An unaddressed bug in Appleís Mac OS X discovered five months ago allows hackers to bypass the usual authentication measures by tweaking specific clock and user timestamp settings, granting near unlimited access to a computerís files. While the security flaw has been around for roughly half a year, a new module created by developers of testing software Metasploit makes it easier to exploit the vulnerability in Macs, renewing interest in the issue according to ArsTechnica.
The bug revolves around a Unix program called sudo, which allows or disallows users operational access based on privilege levels. Top tier privileges grant access to files belonging to other usersí files though that level of control is password protected. Instead of putting in a password, the flaw works around authentication by setting a computerís clock to Jan. 1, 1970 or what is referred to as the Unix epoch. Unix time starts at zero hours on this date and is the basis for calculations. By resetting a Macís clock, as well as the sudo user timestamp, to epoch, time restrictions and privilege limitations can be bypassed.
According to H.D. Moore, the founder of the open-source Metasploit and Chief Research Officer at security firm Rapid7:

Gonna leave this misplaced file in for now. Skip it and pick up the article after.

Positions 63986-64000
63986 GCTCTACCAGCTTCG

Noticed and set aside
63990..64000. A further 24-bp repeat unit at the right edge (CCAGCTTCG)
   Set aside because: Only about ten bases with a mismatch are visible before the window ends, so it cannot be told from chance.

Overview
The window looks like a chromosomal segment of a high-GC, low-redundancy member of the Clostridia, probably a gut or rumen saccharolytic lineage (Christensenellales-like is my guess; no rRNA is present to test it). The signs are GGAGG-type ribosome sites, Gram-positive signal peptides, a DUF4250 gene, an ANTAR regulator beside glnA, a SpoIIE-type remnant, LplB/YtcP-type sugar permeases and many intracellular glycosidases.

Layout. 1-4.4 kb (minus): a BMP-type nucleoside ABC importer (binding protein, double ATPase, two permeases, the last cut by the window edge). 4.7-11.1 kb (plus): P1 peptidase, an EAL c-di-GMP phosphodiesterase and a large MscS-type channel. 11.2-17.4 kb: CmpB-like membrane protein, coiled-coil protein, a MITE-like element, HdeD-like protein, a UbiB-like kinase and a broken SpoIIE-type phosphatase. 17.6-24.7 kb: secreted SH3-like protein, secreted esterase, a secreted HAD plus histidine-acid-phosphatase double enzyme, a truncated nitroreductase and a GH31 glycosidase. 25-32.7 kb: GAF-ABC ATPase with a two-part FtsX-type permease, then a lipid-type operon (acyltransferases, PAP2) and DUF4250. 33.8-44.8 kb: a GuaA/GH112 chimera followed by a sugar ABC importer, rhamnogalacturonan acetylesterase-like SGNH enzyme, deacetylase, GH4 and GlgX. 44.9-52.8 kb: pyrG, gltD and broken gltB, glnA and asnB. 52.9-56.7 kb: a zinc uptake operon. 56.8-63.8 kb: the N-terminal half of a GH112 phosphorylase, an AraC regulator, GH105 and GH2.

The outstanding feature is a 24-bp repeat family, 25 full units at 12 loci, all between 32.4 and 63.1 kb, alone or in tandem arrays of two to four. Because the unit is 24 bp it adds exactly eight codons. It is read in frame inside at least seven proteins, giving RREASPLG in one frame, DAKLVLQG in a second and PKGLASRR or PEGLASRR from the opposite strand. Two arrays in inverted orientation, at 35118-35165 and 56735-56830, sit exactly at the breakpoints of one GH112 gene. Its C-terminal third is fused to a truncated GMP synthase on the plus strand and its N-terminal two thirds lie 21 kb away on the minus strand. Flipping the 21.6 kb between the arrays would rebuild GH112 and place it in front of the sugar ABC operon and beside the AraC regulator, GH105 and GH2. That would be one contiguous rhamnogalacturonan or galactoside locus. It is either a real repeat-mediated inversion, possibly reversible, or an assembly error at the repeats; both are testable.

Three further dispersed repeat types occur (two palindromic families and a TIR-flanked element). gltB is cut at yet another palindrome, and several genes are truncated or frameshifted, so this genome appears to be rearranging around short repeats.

The bug is significant because it allows any user-level compromise to become root, which in turn exposes things like clear-text passwords from Keychain and makes it possible for the intruder to install a permanent rootkit.
Although powerful, the bypass method has limitations. In order to implement changes, an attacker must already be logged into a Mac with administrator privileges and have run sudo at least once before. As pointed out by the National Vulnerability Database, the user trying to attempt to gain unauthorized privileges must also have physical or remote access to the target computer.
As of right now, Apple hasnít responded or issued a patch for the bug. Moore said the following regarding the issue:
I believe Apple should take this more seriously but am not surprised with the slow response given their history of responding to vulnerabilities in the open source tools they package.